Tuesday, May 02, 2006

Game Over; you are out of lives and you forgot to reproduce.

Geoffrey Miller poses a rather Armageddonish scenario resulting from the human animal's penchant for pleasure and entertainment, suggesting the reason why we haven't encountered any real aliens is that we're altogether too fascinated by the fictional ones.  He believes that the more we get our kicks from virtual reality in all its burgeoning forms the less we'll engage in the real world and eventually become unfit and go extinct.  The environmental pressures that produced our desires to succeed, to control, to win out can be our downfall as we seek ever greater stimulation from the artificial versions of these and neglect hard, uncomfortable reality. This could be an inevitable consequence of the evolution of intelligence, hence no aliens.

I guess he has a point, but it wouldn't have bothered me so much if it weren't for this BBC report on a poll indicating that the Brits are putting off having kids in favor of having fun, living comfortably and doing well in their careers, sometimes and increasingly until it's too late.  The reader comments are  interestingly full of indignant childless people and their apologists wailing about the high cost of living and other excuses and an occasional breeder being equally indignant about all these selfish genetic failures as we slide into worldwide overpopulation.  Where will this all end, I wonder..?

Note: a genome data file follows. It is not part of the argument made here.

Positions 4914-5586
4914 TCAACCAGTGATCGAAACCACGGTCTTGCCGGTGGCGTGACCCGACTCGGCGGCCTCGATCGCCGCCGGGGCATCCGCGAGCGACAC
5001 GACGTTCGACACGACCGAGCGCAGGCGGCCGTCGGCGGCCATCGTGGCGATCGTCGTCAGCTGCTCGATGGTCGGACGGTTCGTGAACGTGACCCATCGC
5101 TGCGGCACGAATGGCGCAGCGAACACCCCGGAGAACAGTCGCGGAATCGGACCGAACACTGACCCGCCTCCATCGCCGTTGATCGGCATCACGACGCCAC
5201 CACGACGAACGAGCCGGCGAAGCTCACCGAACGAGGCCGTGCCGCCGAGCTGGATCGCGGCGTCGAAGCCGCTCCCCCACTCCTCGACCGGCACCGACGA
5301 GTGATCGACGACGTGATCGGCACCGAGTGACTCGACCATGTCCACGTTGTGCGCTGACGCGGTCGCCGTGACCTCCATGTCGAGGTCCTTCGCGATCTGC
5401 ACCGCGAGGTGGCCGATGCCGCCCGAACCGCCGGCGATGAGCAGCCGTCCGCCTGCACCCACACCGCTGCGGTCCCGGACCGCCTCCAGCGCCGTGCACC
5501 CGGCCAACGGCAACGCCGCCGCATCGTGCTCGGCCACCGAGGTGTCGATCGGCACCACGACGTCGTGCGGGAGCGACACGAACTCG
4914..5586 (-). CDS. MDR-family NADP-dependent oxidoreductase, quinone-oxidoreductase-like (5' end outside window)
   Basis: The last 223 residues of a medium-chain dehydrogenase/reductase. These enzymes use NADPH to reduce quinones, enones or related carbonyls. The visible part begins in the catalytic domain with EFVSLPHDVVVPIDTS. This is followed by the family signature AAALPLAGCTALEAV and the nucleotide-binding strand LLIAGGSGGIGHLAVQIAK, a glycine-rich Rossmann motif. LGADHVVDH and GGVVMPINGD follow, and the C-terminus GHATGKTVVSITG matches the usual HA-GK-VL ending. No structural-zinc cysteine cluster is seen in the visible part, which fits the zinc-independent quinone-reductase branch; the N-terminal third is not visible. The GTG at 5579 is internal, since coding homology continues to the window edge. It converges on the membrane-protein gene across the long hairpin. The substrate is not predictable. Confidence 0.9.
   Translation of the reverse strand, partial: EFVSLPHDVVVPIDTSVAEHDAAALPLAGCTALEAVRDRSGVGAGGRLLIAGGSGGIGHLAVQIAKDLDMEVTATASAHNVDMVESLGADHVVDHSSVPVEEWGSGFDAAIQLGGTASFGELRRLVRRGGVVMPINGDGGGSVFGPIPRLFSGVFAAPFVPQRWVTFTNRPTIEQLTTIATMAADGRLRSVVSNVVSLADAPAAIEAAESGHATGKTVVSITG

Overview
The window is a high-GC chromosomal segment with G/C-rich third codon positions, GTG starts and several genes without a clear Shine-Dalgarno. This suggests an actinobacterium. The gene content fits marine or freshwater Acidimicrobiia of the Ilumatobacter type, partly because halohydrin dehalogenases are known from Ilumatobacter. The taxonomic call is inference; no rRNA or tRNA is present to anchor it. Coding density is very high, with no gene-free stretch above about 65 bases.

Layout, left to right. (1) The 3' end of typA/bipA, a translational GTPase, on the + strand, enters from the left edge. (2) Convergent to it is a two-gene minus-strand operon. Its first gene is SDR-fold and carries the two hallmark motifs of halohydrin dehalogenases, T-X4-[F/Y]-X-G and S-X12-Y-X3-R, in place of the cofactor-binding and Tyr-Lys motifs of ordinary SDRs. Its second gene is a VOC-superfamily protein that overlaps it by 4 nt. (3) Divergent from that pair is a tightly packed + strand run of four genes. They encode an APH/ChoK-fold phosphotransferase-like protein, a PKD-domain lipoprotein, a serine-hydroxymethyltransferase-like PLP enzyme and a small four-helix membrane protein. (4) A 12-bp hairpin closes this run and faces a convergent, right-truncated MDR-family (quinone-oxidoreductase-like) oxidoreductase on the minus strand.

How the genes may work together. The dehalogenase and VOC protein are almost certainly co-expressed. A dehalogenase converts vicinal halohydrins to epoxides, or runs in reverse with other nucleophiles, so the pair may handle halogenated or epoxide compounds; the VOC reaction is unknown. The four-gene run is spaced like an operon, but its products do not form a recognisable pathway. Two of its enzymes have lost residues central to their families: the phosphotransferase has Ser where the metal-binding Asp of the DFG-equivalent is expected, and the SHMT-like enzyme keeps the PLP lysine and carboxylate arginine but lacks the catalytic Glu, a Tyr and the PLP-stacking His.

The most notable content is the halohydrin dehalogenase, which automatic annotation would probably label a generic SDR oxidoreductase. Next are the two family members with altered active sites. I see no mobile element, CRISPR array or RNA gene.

The BBC also gives us a piece on philosphical thought experiments.  I found #1 particularly intriguing for its juxtaposition of the ethical questions behind donating months of your life to saving another's, someone of social value presumably much greater than your own.  Is it a duty to which one is bound, or is it something that one might do out of the goodness of one's heart? (I confess it's not really clear to me that there's a difference.) One Judith Thomson says there's no obligation, but it'd be mighty generous of you.  Then she likens it to carrying a baby to term or deciding to abort.  I'd guess that the analogy only goes so far as your consideration of the unborn child as a person with value greater than your own.  Perhaps the same goes for our choice between spawning and raising the next generation and playing a few more video games. Hmmm.

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